Lessons learned from two real world examples of new medical device introduction
Shortly after the launch Johnson & Johnson’s JLabs at the MaRS Discovery District in Toronto, Sarah Fisher, Director of External Innovations at J&J, who is responsible for investing in early stage startups and doing acquisitions on behalf of J&J, gave a talk to share her lessons learned through her 14 years of experience taking various medical technology innovations to market.
“The number one mistake in new technology introductions is a lack of understanding of the job that stakeholders are trying to solve.”
Who are the stakeholders in healthcare? According to Sarah, there are five major types: Adversaries, payors, recipients, and secondary users (e.g. technicians, nurses). It doesn’t matter if you have a breakthrough technology. If you don’t address the needs of each individual stakeholder, your technology won’t be adopted.
Case study 1: Pillcam
Imagine your future self telling your grandchildren about healthcare in 2016:
“When doctors think people might have stomach problems or something in their digestive tract and the doctor wants to take a closer look, they used to feed this long tube down their throat to get a good look at what’s going on down there. Thank God we now have Pillcam — a disposable camera the size of a pill that you can swallow and takes photos of your insides so the doctor would never have to force anything bigger than that — not to mention a tube the size of an endoscope — into your body. What would we do without Pillcam?”
You probably won’t have this conversation in the future because Pillcam as you know it won’t exist — at least not in the way it was intended to be used.
The reality is that healthcare practitioners are compensated according to the complexity of the procedure (This is however changing under Obamacare — albeit slowly — as healthcare is forced to shift to an outcome-based model) The less complex you render treatment procedures, the less doctors can justify getting paid the same amount. Doctors can sometimes be your adversaries when introducing a new technology to market.
The other group of stakeholders that didn’t respond well to the technology was the Payors. They are the health insurance companies in the U.S. and the Ministry of Health in Canada. Why? If the doctor performs endoscopy in the first place, then you’d get diagnosed and if they discover something, an intervention can be done in the same visit. If you’re given the Pillcam to swallow on your first visit and the diagnosis shows that you’d require an intervention, you’d have to go in for an additional visit, which increases costs for payors.
Pillcam’s initial challenges were the result of not doing sufficient research with stakeholders. So what happened when the company went to doctors’ offices and asked “what would you possibly use this for?” The doctors pointed them in a new direction:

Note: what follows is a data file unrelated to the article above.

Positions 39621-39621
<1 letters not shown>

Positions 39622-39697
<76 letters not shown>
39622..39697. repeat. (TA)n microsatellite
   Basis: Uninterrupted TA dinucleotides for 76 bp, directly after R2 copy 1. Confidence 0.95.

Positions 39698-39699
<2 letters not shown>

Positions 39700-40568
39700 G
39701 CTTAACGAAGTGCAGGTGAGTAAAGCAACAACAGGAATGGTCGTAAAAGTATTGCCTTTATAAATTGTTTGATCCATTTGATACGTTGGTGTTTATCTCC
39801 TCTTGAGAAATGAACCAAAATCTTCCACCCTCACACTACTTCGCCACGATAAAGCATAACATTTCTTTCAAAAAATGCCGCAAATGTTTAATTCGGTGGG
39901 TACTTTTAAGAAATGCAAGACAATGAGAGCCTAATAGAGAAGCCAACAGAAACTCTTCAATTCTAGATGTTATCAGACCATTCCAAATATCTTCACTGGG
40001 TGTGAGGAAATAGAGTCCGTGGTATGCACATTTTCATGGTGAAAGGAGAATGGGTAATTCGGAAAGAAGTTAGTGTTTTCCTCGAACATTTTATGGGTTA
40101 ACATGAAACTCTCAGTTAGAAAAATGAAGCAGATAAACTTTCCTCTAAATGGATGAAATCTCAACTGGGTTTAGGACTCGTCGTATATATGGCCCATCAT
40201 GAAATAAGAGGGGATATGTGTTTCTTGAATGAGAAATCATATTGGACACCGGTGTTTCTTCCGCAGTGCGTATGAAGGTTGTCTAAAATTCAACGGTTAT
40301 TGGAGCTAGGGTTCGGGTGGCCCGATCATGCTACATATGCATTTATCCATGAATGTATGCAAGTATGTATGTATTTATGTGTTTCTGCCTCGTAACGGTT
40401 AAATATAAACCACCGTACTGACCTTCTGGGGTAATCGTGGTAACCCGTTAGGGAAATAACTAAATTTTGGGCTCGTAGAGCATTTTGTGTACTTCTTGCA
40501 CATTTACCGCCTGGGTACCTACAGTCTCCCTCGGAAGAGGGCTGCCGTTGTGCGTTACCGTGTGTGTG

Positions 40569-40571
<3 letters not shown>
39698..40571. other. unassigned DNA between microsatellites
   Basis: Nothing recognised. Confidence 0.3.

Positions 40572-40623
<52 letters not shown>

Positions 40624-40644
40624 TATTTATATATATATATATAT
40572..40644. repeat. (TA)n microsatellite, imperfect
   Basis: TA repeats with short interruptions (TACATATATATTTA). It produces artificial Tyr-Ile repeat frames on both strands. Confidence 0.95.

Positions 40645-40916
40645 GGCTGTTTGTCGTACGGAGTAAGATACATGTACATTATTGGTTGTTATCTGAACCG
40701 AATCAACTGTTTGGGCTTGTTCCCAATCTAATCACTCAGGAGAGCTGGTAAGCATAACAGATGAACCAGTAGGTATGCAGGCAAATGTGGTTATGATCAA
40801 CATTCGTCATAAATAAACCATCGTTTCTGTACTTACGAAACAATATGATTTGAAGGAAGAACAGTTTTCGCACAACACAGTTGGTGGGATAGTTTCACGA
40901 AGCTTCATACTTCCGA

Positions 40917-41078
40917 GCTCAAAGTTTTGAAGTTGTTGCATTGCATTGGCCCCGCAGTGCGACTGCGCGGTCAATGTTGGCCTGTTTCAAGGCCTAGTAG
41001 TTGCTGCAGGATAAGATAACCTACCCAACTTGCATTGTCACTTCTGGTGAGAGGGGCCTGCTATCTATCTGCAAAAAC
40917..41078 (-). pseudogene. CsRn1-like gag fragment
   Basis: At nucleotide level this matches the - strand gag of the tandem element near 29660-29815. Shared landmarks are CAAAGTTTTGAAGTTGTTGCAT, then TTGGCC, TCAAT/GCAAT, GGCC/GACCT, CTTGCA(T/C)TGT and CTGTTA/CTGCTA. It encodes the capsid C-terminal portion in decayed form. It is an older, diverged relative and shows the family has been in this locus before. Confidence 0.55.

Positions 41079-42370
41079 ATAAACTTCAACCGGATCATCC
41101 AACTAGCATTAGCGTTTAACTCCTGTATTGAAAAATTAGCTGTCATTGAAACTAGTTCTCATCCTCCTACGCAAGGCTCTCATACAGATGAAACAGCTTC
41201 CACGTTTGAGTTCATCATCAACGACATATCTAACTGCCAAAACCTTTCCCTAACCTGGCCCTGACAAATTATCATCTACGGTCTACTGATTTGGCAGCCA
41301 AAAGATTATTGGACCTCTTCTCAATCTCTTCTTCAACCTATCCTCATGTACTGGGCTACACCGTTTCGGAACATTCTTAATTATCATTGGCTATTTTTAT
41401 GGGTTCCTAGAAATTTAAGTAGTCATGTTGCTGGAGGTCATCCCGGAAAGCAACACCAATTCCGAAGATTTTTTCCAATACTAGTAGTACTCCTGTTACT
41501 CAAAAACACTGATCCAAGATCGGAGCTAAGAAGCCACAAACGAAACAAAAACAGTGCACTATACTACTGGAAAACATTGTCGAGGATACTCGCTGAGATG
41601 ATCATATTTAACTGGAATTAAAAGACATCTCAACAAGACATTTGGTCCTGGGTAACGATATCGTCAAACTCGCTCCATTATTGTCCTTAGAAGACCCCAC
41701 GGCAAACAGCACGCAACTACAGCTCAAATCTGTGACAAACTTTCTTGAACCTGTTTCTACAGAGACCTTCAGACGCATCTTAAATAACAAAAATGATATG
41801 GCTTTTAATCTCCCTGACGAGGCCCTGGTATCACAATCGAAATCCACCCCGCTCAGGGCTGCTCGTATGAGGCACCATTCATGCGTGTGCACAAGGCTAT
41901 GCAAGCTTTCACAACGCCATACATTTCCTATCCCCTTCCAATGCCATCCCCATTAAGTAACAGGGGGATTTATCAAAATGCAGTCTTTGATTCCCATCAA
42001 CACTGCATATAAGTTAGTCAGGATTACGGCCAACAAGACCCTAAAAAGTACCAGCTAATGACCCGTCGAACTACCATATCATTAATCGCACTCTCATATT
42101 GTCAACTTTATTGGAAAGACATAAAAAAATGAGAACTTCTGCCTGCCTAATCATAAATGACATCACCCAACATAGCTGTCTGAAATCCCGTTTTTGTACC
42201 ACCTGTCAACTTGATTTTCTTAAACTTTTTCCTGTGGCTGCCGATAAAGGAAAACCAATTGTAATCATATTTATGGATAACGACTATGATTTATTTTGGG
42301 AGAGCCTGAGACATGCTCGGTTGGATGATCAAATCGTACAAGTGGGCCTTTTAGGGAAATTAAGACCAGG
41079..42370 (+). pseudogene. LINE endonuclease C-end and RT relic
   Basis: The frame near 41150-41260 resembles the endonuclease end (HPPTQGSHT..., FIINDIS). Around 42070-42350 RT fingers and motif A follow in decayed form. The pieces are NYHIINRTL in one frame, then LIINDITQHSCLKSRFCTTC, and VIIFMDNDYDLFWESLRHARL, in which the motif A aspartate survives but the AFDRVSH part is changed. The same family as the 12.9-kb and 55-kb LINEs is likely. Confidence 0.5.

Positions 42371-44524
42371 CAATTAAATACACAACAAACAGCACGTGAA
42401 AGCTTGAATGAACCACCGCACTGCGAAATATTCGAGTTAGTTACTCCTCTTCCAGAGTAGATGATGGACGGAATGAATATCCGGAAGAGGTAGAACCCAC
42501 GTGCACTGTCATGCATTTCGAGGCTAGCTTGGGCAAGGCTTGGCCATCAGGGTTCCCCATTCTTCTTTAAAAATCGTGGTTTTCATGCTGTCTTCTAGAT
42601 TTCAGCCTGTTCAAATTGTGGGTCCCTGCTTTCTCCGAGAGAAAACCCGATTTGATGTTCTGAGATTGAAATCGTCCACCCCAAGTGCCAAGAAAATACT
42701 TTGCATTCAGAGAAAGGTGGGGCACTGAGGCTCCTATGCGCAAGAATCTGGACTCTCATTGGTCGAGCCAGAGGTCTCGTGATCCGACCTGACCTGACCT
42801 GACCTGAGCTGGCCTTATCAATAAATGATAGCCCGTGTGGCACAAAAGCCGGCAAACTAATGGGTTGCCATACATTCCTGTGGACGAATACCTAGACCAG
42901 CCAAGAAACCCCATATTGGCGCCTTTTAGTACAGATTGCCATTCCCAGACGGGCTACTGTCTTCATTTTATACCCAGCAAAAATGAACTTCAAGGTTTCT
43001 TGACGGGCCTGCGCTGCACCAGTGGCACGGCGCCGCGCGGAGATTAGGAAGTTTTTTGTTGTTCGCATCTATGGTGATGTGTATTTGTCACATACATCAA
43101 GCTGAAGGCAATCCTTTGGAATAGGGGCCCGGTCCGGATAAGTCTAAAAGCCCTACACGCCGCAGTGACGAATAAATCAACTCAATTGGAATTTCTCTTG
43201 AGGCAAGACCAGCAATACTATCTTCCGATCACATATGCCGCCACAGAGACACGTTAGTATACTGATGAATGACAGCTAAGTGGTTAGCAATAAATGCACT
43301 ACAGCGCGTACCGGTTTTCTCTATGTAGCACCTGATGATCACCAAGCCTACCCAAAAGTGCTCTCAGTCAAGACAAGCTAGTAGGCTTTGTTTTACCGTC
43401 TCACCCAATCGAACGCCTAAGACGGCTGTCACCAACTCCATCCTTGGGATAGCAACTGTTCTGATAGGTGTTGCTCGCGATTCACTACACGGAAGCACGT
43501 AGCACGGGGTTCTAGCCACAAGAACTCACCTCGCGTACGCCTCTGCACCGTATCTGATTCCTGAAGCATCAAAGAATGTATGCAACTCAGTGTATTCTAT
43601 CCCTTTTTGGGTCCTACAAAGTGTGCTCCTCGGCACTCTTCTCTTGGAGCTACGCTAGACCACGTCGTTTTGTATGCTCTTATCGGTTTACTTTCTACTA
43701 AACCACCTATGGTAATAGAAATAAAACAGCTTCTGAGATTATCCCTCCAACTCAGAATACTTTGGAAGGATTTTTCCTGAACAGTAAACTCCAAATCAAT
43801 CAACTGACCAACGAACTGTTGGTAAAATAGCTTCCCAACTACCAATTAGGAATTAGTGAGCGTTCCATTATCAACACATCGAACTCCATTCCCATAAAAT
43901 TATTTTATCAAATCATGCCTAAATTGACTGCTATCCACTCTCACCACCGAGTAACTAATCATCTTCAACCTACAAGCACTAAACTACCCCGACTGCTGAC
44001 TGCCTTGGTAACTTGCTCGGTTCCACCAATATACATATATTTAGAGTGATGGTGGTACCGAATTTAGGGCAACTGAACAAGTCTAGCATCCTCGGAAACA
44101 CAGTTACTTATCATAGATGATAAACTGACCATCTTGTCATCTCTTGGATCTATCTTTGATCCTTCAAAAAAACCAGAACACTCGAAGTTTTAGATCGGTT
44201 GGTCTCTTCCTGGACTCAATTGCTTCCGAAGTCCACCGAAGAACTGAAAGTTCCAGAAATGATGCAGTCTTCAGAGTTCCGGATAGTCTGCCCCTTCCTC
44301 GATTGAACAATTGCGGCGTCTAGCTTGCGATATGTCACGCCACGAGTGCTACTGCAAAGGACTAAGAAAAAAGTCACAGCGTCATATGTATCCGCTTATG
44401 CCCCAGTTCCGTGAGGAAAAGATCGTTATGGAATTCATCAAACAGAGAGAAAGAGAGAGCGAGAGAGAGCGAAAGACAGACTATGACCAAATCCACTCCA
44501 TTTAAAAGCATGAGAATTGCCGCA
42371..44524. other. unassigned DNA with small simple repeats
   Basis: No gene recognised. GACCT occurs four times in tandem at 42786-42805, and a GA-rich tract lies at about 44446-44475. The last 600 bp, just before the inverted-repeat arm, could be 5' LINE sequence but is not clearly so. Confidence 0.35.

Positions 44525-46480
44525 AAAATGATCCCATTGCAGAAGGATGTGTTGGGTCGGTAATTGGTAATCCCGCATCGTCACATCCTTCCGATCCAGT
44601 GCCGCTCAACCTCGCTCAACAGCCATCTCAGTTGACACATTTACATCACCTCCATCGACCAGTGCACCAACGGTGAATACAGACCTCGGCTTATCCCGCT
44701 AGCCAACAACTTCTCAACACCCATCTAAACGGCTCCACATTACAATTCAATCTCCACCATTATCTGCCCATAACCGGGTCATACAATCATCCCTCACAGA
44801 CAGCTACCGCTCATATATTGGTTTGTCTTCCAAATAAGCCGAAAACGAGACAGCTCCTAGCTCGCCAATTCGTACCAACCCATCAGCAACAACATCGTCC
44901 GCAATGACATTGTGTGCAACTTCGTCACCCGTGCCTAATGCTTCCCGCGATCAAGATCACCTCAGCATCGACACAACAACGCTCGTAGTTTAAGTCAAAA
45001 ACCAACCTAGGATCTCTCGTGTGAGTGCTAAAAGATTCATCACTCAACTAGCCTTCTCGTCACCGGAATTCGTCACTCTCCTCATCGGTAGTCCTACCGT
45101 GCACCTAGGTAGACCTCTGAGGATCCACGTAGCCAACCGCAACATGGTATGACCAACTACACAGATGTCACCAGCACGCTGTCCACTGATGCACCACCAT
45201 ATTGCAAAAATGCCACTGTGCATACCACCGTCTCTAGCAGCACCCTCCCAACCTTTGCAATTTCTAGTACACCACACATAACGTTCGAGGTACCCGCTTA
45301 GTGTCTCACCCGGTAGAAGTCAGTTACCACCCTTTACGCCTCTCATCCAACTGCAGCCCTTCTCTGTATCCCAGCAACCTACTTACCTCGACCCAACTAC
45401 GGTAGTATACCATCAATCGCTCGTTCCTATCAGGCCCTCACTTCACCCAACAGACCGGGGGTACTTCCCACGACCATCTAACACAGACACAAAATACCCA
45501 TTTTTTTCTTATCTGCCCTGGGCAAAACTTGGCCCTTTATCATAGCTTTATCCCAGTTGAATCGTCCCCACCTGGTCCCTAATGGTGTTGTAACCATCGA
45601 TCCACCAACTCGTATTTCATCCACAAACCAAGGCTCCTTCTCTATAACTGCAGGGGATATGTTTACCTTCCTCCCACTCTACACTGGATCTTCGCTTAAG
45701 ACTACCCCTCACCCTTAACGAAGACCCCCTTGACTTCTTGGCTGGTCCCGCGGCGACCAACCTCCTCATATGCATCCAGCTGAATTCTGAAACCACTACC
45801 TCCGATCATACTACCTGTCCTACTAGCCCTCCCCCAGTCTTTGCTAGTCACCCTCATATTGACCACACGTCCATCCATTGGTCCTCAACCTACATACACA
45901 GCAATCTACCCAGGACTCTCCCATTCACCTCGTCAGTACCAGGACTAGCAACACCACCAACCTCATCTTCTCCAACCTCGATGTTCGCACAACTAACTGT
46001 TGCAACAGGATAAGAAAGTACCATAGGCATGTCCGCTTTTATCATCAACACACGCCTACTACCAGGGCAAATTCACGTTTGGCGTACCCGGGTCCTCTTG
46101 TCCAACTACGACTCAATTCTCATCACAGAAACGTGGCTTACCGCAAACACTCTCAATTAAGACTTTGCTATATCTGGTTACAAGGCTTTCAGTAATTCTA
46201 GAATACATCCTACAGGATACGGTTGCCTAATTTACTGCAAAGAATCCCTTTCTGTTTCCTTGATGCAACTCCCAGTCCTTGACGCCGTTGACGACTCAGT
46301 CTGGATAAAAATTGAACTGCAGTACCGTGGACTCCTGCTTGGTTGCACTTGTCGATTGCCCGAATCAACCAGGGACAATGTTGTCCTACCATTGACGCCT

When people end up in the emergency room in the middle of the night, sometimes after a night of heavy drinking, nobody but the doctor is qualified to give a reliable diagnosis. The unlucky doctor on call that night would then have to wake up in the middle of the night and make their way to the hospital, sometimes just to find that the patient is fine and no intervention would be required.
Doctors hate this.
With the pillcam, the staff can administer one and have the doctor see the images on their home computer to decide if it warrants coming into the office.
Even if an innovation sounds amazing for the patient and save money for the system, it’s extremely important to understand the payors’ and the doctors’ needs and how they might conflict with the technology you are trying to introduce.
Case study 2: Anesthetics machine
Once upon a time (I can’t recall the details) a veteran anesthetist developed a machine that automates much of the anesthetist’s job at a fraction of the cost. It would’ve been a great plan — sell this machine to hospitals and build the rest of her career around selling this machine. You can imagine where this was going…
The average anesthetist today makes $1,500 for a 20 minutes colonoscopy procedure. When anesthetists spend half of their career just to become an anesthetist, you can trust that they will put up a fight against anything that threatens to take away their chance at recuperating their investment. As you predicted, the initial introduction were met with resistance. How can someone’s job stifle progress for humanity? Lobbying.
What the company decided to do instead was to provide anesthetists with opportunities to monitor four machines at a time. People aren’t stupid — anesthetists know that machines will eventually replace them. So if you give them a reasonable offer to get out of a losing battle — through making money for every procedure until they retire — chances are they will. Introduce the technology over multiple stages so that existing doctors can work the rest of their careers uninterrupted while allowing the next generations of doctors to make career adjustments early on.
Today, many of us think disruption is sexy and think that the only way forward is to disrupt. But people simply don’t like to be disrupted. So rather than shoving your technology into the hospital with the aim to “disrupt the industry,” help your customers satisfy their human needs so they can help you move towards your goal more quickly.